Archived photo of the SCC members meeting to vote on state prizes 2012 (Photo: Mohammed Saad)
Egypt’s highest State Awards in literature, science and the arts will be announced on Monday, 23 June at 11am, according to a statement by Said Tawfik, secretary-general of Egypt’s Supreme Council for Culture (SCC).
Tawfik, a well known philosophy professor who has led the institution since February 2012, did not disclose any details to Ahram Online on whether or not the voting mechanism will be changed this year. The SCC has been struggling to draft a new law to regulate the conditions of its membership, reduce the number of official appointed members and set new rules to grant the state awards and change the voting mechanism.
Nominees for the prestigious State Awards are voted on by the SCC's 64 members, half of whom are appointed due to their cultural contributions as writers, intellectuals or artists. The other half are appointed due to their positions as heads of Egyptian cultural institutions, along with the ministers of education and information and university presidents.
The SCC receives nominations for the State Awards from cultural institutions several months before the meeting.
The prizes are granted in the fields of social science, the arts and literature and are distributed across four divisions: the Encouragement Award, the Excellency Award, and the Appreciation Award, and the Nile Award – the highest honour.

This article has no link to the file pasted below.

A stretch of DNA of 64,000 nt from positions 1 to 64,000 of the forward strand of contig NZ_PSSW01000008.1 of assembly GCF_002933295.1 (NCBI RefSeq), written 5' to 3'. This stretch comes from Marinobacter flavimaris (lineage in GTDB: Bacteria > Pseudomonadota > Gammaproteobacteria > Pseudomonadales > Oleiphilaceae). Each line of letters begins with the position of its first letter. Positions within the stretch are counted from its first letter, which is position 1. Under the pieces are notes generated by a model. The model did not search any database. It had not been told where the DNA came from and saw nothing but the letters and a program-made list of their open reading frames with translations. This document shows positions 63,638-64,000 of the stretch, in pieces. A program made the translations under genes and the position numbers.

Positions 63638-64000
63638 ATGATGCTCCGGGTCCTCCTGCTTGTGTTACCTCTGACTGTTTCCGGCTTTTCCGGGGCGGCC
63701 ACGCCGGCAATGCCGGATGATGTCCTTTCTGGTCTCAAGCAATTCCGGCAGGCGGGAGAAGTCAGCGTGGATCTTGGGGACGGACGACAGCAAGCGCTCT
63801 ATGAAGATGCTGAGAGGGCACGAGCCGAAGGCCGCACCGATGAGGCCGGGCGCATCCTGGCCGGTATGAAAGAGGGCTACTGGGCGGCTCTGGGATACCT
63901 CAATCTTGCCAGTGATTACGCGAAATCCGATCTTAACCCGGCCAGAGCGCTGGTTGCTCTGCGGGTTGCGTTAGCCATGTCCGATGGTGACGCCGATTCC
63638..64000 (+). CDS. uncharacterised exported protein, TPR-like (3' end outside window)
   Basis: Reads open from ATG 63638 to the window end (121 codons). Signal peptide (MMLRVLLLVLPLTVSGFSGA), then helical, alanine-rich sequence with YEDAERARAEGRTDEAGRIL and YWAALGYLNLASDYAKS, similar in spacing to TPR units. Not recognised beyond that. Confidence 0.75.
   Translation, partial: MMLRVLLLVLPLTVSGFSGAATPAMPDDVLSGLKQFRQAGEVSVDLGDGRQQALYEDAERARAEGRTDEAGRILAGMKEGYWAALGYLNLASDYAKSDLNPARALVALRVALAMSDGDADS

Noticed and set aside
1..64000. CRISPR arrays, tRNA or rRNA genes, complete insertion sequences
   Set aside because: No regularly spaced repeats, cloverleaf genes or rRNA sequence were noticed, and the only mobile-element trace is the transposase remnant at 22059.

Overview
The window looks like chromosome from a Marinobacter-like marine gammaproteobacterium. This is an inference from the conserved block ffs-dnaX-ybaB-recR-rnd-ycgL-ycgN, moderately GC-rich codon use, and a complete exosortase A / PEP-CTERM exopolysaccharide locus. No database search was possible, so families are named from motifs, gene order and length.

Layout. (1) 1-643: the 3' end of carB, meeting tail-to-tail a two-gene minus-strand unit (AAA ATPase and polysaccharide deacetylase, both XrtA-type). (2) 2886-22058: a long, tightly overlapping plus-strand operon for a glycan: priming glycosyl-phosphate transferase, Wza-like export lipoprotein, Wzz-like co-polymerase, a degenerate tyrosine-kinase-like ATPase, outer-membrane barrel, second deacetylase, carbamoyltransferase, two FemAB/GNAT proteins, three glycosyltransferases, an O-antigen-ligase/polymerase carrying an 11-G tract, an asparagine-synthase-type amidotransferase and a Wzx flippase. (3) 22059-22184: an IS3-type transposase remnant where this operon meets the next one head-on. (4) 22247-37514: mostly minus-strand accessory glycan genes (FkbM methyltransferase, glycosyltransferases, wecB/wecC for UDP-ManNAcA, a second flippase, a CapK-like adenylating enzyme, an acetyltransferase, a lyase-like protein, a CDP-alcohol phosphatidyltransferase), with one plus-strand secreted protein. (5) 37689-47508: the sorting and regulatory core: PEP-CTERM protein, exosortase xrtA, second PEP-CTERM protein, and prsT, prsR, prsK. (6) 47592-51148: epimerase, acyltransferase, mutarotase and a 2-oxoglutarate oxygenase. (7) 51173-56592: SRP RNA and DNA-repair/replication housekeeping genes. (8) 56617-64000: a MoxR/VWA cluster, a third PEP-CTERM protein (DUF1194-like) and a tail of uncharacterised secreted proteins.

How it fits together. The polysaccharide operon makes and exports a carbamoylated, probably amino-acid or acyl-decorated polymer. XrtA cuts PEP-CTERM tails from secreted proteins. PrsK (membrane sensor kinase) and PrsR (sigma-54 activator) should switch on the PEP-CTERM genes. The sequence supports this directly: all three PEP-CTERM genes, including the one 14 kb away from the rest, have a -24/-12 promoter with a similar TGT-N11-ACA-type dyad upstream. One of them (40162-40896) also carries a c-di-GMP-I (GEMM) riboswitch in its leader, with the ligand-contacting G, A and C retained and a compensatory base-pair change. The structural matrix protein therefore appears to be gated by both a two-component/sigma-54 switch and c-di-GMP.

The Nile Award was originally named the Mubarak Award, but was changed in the aftermath of 25 January 2011 revolution that ousted Hosni Mubarak from power.
The total sum in prize monies is an estimated LE7 million (approximately $1 million).
The Muslim Brotherhood-dominated Shura Council, Egypt's upper house, which was dissolved on 3 July 2013 in the aftermath of the ouster of president Mohamed Morsi, wanted to decrease the budget allocation for the prizes, deeming it a waste of public funds. The move outraged intellectuals, who took the Islamist-dominated parliament's decision as a "Brotherhood scheme" to destroy Egyptian culture.
The State Awards were launched in 1958 and have only been cancelled once – in 1967, during the Six Days War between Egypt and Israel.
The Encouragement Award is granted every year to the best works in the fields of the arts, literature, social sciences and law and economic research. Every field has eight prizes, each worth LE50,000.
The Excellency Award is granted every year in the fields of the arts, social sciences and literature, with each prize worth LE100,000 and accompanied by a silver medal. Political analyst Ammar Ali Hassan and economy expert Ahmed El-Naggar were among the winners of the prize last year.
The Appreciation Award is granted in the fields of the arts, literature and social sciences, with each field offering three prizes except for the social sciences, which offers only two. Each prize is worth LE200,000 and is accompanied by a silver medal.
The Nile Award is granted every year in the fields of the arts, social sciences and literature. Each prize is worth LE400,000 and is accompanied with a golden medal. Nile Prizes were granted for the first time in 1999.
Poet Abdel-Rahman El-Abnoudi, writers Bahaa Taher and Waheed Hamed, and cinema director Youssef Chahine were the most prominent figures that won the Nile Prize.
The SCC is considered one of the most important institutions within Egypt's ministry of culture, responsible for setting ministry policy and organising ministry activities. It is also responsible for granting state cultural awards, traditionally announced in June, in different disciplines of literature, arts and human sciences.